Heathrow at the crossroads

heathrow control tower sunsetAt today’s Place West London conference – Heathrow’s Future: Crossroads for the West London Economy – delegates heard from a range of speakers about the options for the future of the Heathrow site.

These include expansion, through Heathrow’s third runway plan, extension through Heathrow Hub’s plans to lengthen the runways, and redevelopment as ‘Heathrow City’, a new London Borough with a population of 200,000.

Speakers from all perspectives agreed on one thing – that London needs a hub airport. Further they agreed that a world-leading hub airport, as Heathrow is now, is essential not just to London, but to the national economy. Nigel Milton of Heathrow Airport was at pains to point out they did not object to the idea of Gatwick Airport adding a runway – the other option under consideration by the Davies Commission – but not at the expense of expansion at Heathrow.

Milton described the ongoing Davies review as the “last and best chance” to sort of the aviation capacity crunch before the UK economy was irretrievably damaged by our declining connectivity. He described Heathrow’s submission for a third runway as a new approach – one produced after long consultation with residents and employers in the area and across the UK following the Coalition government’s reversal of the previous Labour government approval of an earlier expansion plan.

Certainly they have upped the ante in terms of compensation available to those affected, and have recognised the issue around surface access to the airport in a way previous management teams have perhaps not, by signalling they are prepared to look at congestion charging. Milton also promised a new look at freight – which will be welcome news for the logistics sector, already strong around Heathrow.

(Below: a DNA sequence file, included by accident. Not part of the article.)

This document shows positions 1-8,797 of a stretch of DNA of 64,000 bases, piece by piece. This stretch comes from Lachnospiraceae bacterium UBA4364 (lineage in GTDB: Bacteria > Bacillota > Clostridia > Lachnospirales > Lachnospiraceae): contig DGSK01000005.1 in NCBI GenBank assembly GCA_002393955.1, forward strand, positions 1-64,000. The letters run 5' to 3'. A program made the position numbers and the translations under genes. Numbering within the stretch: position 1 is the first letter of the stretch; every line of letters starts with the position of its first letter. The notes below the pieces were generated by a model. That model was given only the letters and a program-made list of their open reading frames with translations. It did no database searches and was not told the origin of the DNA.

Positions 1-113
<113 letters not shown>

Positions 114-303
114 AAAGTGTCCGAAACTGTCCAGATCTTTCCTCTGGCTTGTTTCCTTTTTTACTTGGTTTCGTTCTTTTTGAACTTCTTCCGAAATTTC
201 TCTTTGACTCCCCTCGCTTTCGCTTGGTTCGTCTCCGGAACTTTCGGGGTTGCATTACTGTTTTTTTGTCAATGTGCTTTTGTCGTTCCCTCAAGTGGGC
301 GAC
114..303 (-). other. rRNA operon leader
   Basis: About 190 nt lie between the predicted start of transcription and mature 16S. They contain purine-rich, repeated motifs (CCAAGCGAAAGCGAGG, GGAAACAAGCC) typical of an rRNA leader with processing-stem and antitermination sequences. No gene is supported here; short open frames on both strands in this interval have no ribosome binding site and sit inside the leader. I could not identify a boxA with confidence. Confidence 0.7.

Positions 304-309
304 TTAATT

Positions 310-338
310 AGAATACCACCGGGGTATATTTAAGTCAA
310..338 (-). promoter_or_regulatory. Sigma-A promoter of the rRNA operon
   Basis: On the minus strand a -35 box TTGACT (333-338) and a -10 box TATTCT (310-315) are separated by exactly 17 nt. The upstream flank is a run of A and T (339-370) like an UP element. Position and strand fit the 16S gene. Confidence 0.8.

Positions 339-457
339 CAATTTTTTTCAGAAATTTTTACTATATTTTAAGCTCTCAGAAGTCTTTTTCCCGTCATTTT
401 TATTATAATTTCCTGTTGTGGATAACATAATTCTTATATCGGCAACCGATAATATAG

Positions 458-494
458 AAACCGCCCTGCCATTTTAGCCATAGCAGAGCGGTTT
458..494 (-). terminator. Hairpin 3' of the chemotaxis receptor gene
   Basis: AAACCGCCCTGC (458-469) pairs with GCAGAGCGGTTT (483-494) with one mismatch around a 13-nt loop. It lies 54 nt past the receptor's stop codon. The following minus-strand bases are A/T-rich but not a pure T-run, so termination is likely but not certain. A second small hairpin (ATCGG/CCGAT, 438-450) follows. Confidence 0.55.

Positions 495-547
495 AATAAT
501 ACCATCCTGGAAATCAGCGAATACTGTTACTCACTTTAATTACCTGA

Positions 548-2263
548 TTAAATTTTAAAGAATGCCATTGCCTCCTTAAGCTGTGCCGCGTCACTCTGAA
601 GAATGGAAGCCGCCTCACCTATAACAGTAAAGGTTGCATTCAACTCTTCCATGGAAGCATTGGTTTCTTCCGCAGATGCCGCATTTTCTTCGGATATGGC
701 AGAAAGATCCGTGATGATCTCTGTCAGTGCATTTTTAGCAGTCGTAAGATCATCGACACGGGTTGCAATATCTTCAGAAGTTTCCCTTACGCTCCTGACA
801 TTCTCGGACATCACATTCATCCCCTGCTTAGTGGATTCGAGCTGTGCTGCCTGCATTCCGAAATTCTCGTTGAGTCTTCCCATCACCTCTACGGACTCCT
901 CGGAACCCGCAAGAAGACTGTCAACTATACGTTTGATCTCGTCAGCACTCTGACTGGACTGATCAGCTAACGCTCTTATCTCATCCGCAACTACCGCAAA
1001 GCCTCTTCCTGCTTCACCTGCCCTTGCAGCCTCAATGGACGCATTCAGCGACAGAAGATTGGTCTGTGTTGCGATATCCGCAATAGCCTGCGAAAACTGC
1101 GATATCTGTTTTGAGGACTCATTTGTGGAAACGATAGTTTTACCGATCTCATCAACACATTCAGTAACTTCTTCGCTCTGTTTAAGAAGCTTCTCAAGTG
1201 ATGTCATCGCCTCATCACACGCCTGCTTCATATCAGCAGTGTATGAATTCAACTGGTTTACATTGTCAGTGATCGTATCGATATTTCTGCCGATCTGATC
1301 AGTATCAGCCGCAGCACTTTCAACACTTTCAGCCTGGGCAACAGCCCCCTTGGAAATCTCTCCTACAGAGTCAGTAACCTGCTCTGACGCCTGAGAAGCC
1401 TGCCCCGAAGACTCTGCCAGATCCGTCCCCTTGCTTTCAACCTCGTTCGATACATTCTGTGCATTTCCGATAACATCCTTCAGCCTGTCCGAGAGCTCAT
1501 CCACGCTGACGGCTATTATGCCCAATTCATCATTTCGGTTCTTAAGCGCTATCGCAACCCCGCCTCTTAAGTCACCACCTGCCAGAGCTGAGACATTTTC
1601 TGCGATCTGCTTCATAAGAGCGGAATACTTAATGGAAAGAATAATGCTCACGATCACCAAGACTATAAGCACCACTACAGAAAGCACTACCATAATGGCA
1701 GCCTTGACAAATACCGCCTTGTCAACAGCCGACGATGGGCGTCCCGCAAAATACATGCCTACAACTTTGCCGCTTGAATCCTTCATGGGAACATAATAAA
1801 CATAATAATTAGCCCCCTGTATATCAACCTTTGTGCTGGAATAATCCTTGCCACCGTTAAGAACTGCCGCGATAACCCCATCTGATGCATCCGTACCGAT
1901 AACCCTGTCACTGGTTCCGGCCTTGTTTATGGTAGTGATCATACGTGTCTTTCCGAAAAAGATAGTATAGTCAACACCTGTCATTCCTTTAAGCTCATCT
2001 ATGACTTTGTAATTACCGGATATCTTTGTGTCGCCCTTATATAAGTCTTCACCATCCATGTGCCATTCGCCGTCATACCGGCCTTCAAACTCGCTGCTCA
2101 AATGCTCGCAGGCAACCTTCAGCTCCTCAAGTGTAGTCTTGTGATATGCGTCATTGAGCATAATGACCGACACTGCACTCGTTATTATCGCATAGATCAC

The key points in favour of R3 were economic. First that the plan was deliverable – economically and politically. Heathrow had the capacity to invest, said Milton, and referred to a report issued earlier in the year that shows Heathrow expansion as an effective vote-winner in all but one constituency around the airport.

A Heathrow expansion option would also deliver a massive dividend in employment – through the construction phase, as T2and T5 before has done – and in operation where direct on-airport employment would of course increase, but more importantly indirect “induced” jobs in the surrounding area would be both created and sustained. Several speakers made the point that the uncertainty around Heathrow’s future might already be affecting location decisions by employers who can find more long-term certainty for convenient international connections around Amsterdam.

Noise

Noise came in to the discussion. It doesn’t directly affect the economic argument, although some suggest that disturbed sleep affects worker productivity. However, all parties recognised the negative effect it can have.

Heathrow for their part are proposing significant growth in noise insulation payouts – more than doubling their offer. Captain Jock Lowe, the former Concorde pilot championing the Heathrow Hub proposal suggested their proposal to lengthen the northern runway to 6.6km would allow an end to early morning flights, something which Cllr Colin Ellar from Hounslow was keen to see, given he lives on the approach path.